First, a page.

It’s difficult to “vote for the person and not the party” when you know nothing about the person

StopTop2

Craig McDermott and I have been debating Top Two Primary campaign director Patrick McWhortor in the comments section of Craig’s recent post (“Top Two” primaries: Propaganda vs. truth) about the lack of evidence that this type of reforms works to increase voter turnout. In one of McWhortor’s rebuttals he threw in the oft-repeated truism accepted as commonsense wisdom in much of the American public.

“If you believe that having a D by the name is an automatic “pass” or having a R by the name is an automatic “pass”, then of course this reform means nothing to you. But if you believe, as a majority of voters do, that they should vote for the person, not the party, then this reform makes complete sense.”

If the majority of voters really believe that then why is it that, without fail, just prior to every election day the Democratic Party HQ is swarmed with calls from voters frantically asking whom they should vote for in the “nonpartisan” races, such as school board and water conservation district? (I have no doubt our counterparts on the Republican side experience the same thing.) The answer to that is obvious: Without the party labels (loathed though they may be by many) voters will have exactly no information about most of the people running. Most of them will be familiar with who’s running for President and maybe Congress but not much else. I’m not just basing this on my own conversations at doors trying to get the vote out (one of the fiendish ways I work to destroy the country as an evil partisan monster!) but also on polling

The fact is that most Americans, Arizonans included, are not political junkies and aren’t up on the insider baseball stuff that the business establishment brain trust behind Top Two is. And the further down ballot candidates are, the fewer resources they will have to make broad personal appeals to voters. Voters may bitch about parties but they do rely on party labels to tell them what values candidates are likely to have. Absent those labels (which is the new version of Top Two proposes) there’s a lot of opportunity for people who do have considerable resources *cough*KochBrothers*cough* to buy up important local races by the barrelful.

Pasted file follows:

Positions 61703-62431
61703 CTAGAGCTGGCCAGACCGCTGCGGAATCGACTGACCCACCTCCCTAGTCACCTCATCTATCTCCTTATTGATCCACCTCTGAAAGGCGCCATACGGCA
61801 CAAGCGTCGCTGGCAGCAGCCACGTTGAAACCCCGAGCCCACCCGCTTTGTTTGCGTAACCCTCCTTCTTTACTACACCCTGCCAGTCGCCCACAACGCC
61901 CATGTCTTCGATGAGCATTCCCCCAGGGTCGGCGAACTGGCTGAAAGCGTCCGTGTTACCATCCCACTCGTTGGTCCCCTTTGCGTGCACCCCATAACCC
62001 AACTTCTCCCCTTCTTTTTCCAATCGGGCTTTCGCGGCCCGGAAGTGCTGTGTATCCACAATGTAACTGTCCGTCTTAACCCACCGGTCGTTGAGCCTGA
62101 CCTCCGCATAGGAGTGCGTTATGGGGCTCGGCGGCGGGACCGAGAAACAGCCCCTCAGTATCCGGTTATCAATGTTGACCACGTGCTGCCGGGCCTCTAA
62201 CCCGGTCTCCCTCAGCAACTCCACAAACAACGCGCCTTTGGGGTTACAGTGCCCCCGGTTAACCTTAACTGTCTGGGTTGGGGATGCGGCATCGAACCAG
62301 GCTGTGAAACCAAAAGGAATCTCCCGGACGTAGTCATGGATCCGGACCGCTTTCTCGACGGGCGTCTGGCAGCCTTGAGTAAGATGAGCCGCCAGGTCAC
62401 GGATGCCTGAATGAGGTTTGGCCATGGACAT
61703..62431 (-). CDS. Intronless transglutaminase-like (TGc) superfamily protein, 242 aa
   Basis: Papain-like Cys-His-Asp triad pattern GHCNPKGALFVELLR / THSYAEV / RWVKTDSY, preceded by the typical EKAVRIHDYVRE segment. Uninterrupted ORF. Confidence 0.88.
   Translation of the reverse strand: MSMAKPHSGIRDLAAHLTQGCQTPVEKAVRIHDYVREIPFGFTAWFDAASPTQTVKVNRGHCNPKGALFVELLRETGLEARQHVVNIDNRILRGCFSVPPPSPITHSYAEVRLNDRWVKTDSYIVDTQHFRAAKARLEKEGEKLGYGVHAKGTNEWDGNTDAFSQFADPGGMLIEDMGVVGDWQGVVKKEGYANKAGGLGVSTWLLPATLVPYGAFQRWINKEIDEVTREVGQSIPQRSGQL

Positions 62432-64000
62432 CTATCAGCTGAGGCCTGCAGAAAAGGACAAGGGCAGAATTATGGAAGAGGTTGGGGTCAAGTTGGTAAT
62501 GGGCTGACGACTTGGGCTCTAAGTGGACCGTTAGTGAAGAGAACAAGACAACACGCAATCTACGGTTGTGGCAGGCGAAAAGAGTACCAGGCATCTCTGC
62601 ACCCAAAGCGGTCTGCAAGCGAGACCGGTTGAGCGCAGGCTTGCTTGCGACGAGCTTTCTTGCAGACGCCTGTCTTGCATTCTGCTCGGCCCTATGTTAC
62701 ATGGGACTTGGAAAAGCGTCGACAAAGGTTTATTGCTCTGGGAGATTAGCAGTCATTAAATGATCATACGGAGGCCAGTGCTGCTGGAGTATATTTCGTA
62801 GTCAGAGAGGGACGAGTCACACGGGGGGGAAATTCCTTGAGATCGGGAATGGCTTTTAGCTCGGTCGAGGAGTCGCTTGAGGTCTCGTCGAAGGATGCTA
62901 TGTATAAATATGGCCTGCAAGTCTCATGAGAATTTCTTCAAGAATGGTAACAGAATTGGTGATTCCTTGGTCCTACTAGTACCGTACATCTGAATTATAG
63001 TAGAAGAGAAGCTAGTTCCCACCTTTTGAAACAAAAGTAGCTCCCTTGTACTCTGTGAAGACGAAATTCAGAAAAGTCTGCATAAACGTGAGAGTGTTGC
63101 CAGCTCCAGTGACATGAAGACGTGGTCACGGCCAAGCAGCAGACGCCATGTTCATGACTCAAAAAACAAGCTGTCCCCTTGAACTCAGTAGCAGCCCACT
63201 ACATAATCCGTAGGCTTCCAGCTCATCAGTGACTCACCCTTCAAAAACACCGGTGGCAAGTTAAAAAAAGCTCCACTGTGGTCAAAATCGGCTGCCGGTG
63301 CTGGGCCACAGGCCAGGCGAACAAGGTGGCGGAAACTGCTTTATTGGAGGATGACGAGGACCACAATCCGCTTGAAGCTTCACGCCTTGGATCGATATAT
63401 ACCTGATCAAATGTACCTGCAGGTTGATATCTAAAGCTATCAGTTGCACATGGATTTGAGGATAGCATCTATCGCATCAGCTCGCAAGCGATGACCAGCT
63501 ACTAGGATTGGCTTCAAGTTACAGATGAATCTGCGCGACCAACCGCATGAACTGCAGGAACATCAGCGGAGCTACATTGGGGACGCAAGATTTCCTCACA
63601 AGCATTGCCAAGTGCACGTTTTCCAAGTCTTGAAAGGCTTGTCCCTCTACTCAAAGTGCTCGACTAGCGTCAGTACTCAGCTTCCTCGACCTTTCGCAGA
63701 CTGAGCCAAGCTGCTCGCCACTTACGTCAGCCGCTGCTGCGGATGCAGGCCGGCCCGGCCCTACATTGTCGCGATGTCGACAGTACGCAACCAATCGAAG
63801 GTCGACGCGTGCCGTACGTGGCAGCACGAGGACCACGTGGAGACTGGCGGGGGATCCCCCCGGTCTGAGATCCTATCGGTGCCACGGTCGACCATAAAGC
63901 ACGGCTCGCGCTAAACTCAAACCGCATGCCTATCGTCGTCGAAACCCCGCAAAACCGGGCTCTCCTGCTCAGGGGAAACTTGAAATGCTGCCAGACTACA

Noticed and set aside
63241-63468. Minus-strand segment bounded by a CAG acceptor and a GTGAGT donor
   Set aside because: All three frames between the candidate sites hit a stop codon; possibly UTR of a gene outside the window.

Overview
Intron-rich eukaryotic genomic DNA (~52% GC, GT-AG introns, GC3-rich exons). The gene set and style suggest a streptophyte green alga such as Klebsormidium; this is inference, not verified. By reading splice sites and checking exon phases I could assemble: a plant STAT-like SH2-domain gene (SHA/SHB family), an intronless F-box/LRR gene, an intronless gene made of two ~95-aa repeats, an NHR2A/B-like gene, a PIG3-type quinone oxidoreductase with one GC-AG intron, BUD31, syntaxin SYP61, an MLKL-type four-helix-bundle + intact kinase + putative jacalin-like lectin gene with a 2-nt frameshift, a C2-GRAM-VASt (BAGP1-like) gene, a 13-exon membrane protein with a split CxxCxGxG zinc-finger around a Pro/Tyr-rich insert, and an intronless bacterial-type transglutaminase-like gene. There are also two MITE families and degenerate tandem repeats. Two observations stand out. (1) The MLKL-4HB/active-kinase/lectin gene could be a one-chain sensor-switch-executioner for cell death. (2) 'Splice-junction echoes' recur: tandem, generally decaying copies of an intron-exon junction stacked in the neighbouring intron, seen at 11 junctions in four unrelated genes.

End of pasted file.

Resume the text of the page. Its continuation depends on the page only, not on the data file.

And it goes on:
4 responses to “It’s difficult to “vote for the person and not the party” when you know nothing about the person

  1. captain*arizona

    Voting for person over party sounds good but is in fact bad. Why? Because partys have to stand for things like pro life or pro choice. Candidates will tell you what you want to here to get your vote. This appears aimed at far right. In the short term it is ;but in long term it is aimed at militant hispanic democrats taking over the democratic party. Sen. kavenaugh I have a part for you in a scene I will be making to get financing for my movie. We need some anti-immigrant arizona state militiamen biker extras who get to shoot the little illegal alien children as they sit on the road singing my country tis of thee.

  2. State Senator John Kavanagh

    Not letting voters know the party affiliation also gives incumbents an advantage when voters know little or nothing about either candidate because in elections, name recognition matters.

  3. You have put your finger on one of the biggest problems with casting an informed vote. I am unceasingly frustrated because there are always people on the ballot whose name I do not recognize and about whom I know nothing. Trying to find out where they stand on any issue is nearly impossible.

    I don’t think that limiting the vote to the top two is going to make that any easier at the level where this confusion occurs. These people will still remain largely unknown and unaffiliated, and the mystery about for whom I should vote will remain.

    • Donna Gratehouse

      Yeah, that’s why party labels help. They give you an idea of where a politician might stand. Most candidates don’t have an abundance of money to inform everyone in whatever jurisdiction they’re running for of their platform. The further down ballot they are the less people know and the fewer people vote for those spots.